THE KING'S UNIVERSITY
||Introduction to Astronomy I
|NAME OF INSTRUCTOR:
||Dr. Brian Martin
|CREDIT WEIGHT AND WEEKLY TIME DISTRIBUTION:
||credits 3(hrs lect 3 - hrs sem 0 - hrs lab 3)
||An introduction to the science of astronomy for non-science
majors. The course will focus on the historical roots of
astronomy and its relation to other sciences. Emphasis will be
given to the practical aspects of observational astronomy,
motion in the heavens, modern astrophysical theories of stars -
their formation and evolution - as well as experimental
techniques in astronomy. The course has both daytime and
occasional evening lab components.
- Seeds, Michael.Foundations of Astronomy 12th edition (Brookes-Cole)
- Koestler, A. The Sleepwalkers, (Penguin, 1972)
- Ferris, T. Coming of Age in the Milky Way, (Anchor, 1988)
- Appropriate readings from current Astronomical journals.
|MARK DISTRIBUTION IN PERCENT:
|Assignments (and on-line quizzes)
- The development of astronomy from antiquity to the mid
20th century. This will include a discussion of different cosmologies,
and the emergence of the “Newtonian” world view.
- Observational astronomy including major constellations, observed
solar, lunar and planetary motions and the use of simple astronomical
equipment. This will introduce a number of very basic concepts
including stellar magnitude as a measure of apparent brightness and
some simple terms from orbital mechanics.
- Kepler, Brahe and Galileo and the subsumption of their ideas within
the Newtonian universe. Using Newton’s laws to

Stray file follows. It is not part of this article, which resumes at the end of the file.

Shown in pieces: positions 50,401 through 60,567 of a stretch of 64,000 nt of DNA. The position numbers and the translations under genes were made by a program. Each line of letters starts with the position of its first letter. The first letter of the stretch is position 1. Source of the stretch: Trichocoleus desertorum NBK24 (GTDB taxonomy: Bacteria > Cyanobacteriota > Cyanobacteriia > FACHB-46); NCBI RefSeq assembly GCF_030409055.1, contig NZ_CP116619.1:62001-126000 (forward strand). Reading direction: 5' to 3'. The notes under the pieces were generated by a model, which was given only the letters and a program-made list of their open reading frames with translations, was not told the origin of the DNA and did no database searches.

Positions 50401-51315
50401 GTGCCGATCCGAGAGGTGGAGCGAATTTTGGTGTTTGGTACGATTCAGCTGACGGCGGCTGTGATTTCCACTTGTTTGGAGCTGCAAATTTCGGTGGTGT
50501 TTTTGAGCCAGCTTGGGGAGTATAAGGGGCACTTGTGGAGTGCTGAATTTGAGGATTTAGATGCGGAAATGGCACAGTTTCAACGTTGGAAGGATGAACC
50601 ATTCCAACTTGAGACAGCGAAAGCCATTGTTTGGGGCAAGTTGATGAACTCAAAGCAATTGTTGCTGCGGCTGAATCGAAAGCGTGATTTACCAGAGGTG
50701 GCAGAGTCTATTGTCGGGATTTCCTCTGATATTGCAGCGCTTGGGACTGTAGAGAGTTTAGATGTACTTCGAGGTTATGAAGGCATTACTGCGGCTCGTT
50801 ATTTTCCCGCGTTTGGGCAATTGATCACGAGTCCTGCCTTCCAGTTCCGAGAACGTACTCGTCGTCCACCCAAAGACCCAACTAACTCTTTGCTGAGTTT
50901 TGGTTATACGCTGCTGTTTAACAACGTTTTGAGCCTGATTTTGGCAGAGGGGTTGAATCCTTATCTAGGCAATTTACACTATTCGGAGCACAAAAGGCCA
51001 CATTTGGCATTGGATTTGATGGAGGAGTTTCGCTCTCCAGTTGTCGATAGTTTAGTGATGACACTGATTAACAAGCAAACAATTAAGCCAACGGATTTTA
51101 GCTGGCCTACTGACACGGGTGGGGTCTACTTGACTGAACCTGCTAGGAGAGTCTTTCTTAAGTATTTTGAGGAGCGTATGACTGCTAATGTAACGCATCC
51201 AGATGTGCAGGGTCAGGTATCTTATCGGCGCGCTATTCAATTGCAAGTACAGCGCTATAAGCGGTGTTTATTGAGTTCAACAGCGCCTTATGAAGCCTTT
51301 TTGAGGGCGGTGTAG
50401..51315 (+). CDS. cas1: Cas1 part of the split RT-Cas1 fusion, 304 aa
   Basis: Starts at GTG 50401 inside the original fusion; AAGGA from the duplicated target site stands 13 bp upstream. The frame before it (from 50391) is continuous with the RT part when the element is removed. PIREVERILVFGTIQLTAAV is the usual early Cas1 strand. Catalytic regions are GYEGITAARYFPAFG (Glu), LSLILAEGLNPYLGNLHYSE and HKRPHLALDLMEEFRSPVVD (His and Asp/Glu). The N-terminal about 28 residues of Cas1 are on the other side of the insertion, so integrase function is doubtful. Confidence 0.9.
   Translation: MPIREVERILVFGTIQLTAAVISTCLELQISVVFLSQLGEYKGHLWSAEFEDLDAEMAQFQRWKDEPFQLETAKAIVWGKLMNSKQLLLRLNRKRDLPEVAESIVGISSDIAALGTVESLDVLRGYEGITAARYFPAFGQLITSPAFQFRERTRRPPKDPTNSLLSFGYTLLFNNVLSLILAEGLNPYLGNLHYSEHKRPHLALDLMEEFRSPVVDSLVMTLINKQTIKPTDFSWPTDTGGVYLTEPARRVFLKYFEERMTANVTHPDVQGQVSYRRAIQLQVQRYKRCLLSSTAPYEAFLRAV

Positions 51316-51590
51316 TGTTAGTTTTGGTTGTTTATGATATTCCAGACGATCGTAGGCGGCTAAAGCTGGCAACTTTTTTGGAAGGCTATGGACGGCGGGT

“explore” the universe including a discussion of comet and
asteroid orbits, eclipses and the determination of planetary and
- An exploration the earth-sun relation and particular emphasis on the
sun as a star. This section will include theories (both historical and
current) on the formation of stars as well as the current understanding
of stellar structure. The earth sun interaction will be considered with
a discussion of aurora, zodiacal light and other relevant topics.
Introduction to the atomic and nuclear processes relevant to a
discussion of stellar structure. Stellar evolution and the ultimate
fate of the stars will bring the course to a close.
- Introduction to the Sky
- Motion in the Sky
- Cycles of the Sky
- Origin of Astronomy
- Light and Telescopes
- Atoms and Spectra
- The Sun
- The Interstellar Medium and Stellar Families
- The Death of Stars
- Neutron Stars and Black Holes
- Sept 11 Getting used to Magnitude and Brightness (download pdf version) Notes reference see Chp 2.1
- Sept 18 Using "Stellarium" Planetarium program (download pdf version)
- Sept 25 Eclipses (download pdf version) Notes reference see Chp 3.2
- Oct 2 no 2:00 lab - Sun Observation Lab (has observation component) during the week
- Oct 9 no 2:00 lab - Sun Observation Lab (has observation component) during the week
- Oct 16 Kepler's Laws and Cometary Orbits Notes reference see Chp 4.3
- Oct 23 Sun Lab
- Oct 30
- Nov 6 Wien's Law, Stefan's Law and other Blackbody Stuff!
- Nov 13 no lab
- Nov 20 Parallax
- Nov 27 Exploring the HR Diagram and The HR Diagram and Stellar Evolution
Required texts, assignments, and grade distributions may vary
from one offering of this course to the next. Please consult
the course instructor for up to date details.